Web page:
DynaPDF Manual - Page 691

Previous Page 690   Index   Next Page 692

Function Reference
Page 691 of 787
GDI Font selection in comparison to DynaPDF
The Windows GDI selects a font in another way than DynaPDF does. Let us see how a font can be
selected with the GDI function CreateFont() and where are the differences in comparison to
HFONT f = CreateFont(
// height of font
// average character width
// angle of escapement
// base-line orientation angle
// font weight
// italic attribute option
// underline attribute option
// strikeout attribute option
// character set identifier
// output precision
CLIP_DEFAULT_PRECIS, // clipping precision
ANTIALIASED_QUALITY, // output quality
// pitch and family
// typeface name (Family Name)
The GDI supports three modes how the font size or height can be specified. We want to discuss
negative values only because the other modes are not of interest for high precision output (positive
values specify the cell height of a font, this value must be converted by DynaPDF to determine the
wished font size). The font height we used in the example CreateFont() function call is defined as a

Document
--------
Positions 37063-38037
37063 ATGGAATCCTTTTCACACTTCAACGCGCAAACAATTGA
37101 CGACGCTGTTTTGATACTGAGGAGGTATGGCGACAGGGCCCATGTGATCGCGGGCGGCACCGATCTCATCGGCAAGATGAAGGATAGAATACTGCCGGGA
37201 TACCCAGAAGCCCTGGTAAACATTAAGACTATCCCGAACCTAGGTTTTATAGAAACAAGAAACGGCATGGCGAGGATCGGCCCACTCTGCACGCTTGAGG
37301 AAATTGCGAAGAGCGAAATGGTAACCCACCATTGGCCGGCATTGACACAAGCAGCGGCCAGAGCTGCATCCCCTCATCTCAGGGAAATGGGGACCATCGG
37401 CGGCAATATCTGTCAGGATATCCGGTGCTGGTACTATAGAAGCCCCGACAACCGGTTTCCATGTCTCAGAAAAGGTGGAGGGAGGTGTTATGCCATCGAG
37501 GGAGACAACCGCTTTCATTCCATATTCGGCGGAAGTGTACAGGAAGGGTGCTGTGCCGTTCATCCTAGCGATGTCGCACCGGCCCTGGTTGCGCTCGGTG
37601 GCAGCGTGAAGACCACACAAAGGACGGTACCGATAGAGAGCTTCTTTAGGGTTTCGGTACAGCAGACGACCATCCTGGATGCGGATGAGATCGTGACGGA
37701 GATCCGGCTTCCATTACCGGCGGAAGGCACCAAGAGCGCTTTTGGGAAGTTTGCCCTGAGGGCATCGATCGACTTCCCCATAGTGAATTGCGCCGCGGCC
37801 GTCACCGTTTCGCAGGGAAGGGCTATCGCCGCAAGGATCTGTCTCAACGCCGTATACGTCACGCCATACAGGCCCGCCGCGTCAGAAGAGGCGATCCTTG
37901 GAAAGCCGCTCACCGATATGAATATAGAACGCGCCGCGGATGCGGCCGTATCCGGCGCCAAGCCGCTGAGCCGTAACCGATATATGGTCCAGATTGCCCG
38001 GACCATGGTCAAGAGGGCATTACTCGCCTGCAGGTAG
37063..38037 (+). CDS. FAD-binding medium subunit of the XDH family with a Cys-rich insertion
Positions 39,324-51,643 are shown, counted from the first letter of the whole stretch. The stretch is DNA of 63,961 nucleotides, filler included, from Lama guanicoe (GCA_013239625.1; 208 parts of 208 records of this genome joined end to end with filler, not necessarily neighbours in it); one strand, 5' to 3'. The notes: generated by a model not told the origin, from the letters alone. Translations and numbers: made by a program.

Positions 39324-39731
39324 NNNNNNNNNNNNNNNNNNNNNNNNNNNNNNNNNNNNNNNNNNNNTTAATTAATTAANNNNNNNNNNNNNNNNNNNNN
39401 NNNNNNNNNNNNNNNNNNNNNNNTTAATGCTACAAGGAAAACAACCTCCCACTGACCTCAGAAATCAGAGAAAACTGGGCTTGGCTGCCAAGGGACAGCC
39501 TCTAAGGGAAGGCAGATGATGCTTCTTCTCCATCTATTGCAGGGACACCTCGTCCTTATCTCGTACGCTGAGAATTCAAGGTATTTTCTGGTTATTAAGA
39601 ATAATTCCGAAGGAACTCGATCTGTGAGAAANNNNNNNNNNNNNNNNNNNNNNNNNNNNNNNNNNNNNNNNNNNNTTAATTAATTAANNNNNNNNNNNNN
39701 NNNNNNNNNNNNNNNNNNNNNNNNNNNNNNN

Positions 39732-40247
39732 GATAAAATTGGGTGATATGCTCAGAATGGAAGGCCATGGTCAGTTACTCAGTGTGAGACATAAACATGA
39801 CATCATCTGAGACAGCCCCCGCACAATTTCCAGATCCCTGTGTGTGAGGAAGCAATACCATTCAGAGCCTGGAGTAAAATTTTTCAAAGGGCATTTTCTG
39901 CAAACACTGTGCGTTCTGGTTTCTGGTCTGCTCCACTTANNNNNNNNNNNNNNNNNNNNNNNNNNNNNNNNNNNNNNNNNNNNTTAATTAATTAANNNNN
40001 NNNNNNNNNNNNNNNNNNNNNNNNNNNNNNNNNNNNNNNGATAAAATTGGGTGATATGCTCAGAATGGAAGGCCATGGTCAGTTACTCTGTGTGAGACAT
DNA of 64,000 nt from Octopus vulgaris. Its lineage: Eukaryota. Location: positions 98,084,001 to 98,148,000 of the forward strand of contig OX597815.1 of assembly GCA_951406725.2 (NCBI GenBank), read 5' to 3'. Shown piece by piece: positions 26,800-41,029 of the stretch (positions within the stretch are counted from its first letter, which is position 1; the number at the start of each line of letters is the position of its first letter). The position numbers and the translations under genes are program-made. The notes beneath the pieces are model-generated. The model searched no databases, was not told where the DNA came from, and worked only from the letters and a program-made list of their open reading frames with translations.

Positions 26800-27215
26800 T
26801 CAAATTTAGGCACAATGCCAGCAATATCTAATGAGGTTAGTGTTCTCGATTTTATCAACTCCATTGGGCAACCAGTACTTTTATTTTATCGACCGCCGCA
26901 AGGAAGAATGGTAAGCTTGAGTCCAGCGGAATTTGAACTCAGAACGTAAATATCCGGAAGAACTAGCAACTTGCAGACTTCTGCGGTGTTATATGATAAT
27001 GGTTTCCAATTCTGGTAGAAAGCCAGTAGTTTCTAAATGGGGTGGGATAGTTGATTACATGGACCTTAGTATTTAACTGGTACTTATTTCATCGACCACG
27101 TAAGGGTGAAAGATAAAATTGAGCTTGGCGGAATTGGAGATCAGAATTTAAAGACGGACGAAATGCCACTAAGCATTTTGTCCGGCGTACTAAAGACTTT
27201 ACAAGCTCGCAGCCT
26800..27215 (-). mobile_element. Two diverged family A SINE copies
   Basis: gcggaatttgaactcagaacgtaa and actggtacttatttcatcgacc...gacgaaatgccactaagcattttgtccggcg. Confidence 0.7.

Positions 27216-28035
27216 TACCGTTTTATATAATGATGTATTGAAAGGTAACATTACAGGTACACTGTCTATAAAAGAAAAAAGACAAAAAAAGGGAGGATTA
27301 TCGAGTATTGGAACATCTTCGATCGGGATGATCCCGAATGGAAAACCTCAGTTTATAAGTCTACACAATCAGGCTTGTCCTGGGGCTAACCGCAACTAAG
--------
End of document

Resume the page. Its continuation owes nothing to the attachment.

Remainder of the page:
negative value. The absolute value of it is transformed to device units by the font mapper. We
choose a size of 240 units; this is a normal font size for a 1440 DPI output.
A negative font height in a CreateFont() function call is exactly the same as a positive height or size
in a SetFont() function call in DynaPDF (negative values are not supported by SetFont()).
However, GDI coordinates are normally upscaled because GDI functions support integer values
only. For example, if we want to use a font size of 12.74 units, we can only upscale the coordinate
system because it is impossible to define such a font size with a GDI function. That is the reason
why GDI drawings are defined in a specific resolution. GDI coordinates are never really device
However, to avoid issues with a fixed resolution the PDF format uses a completely different system
to produce device independent output. PDF coordinates and font sizes are expressed in floating
point units so that we can use our font size of 12.74 units directly. We do not need to upscale the
coordinate system and we don't need to consider whether the PDF file is drawn on a monitor or
printer. All the details about the output resolution are completely hidden for the user.
BTW - A PDF unit is 1/72 inch.

Previous topic: How to use CJK encodings?

Next topic: nWidth, nEscapement, nOrientation, nWeight

Start Chat